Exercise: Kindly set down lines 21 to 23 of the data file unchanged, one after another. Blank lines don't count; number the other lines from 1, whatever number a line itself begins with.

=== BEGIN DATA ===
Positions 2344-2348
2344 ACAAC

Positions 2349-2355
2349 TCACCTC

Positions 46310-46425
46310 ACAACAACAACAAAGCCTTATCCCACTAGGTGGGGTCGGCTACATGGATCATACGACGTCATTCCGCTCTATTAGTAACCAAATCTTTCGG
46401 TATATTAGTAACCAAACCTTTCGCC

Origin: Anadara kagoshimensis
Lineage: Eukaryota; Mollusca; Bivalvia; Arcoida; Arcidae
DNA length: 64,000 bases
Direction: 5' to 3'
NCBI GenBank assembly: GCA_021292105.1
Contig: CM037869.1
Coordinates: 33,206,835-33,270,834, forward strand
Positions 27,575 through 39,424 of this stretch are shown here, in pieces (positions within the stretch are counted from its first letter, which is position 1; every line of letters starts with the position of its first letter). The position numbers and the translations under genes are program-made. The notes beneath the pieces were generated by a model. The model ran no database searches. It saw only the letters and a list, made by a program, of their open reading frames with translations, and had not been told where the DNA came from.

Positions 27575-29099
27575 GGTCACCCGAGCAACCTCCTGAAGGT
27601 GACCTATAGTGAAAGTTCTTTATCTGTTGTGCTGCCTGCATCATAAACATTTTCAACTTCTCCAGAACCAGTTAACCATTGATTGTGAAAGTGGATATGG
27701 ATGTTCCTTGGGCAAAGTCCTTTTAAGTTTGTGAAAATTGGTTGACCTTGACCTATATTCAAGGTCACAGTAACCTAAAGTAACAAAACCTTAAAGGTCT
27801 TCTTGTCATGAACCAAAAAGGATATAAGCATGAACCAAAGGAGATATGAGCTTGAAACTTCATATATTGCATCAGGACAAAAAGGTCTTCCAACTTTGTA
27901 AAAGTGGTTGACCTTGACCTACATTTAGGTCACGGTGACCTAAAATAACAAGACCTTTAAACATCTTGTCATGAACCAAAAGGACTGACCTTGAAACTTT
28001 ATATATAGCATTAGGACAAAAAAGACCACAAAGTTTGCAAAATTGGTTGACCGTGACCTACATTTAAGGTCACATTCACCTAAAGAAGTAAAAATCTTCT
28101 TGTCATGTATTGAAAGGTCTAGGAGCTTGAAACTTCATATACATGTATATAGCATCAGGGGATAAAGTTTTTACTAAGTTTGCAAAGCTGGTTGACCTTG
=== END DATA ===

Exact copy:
27901 AAAGTGGTTGACCTTGACCTACATTTAGGTCACGGTGACCTAAAATAACAAGACCTTTAAACATCTTGTCATGAACCAAAAGGACTGACCTTGAAACTTT
28001 ATATATAGCATTAGGACAAAAAAGACCACAAAGTTTGCAAAATTGGTTGACCGTGACCTACATTTAAGGTCACATTCACCTAAAGAAGTAAAAATCTTCT
28101 TGTCATGTATTGAAAGGTCTAGGAGCTTGAAACTTCATATACATGTATATAGCATCAGGGGATAAAGTTTTTACTAAGTTTGCAAAGCTGGTTGACCTTG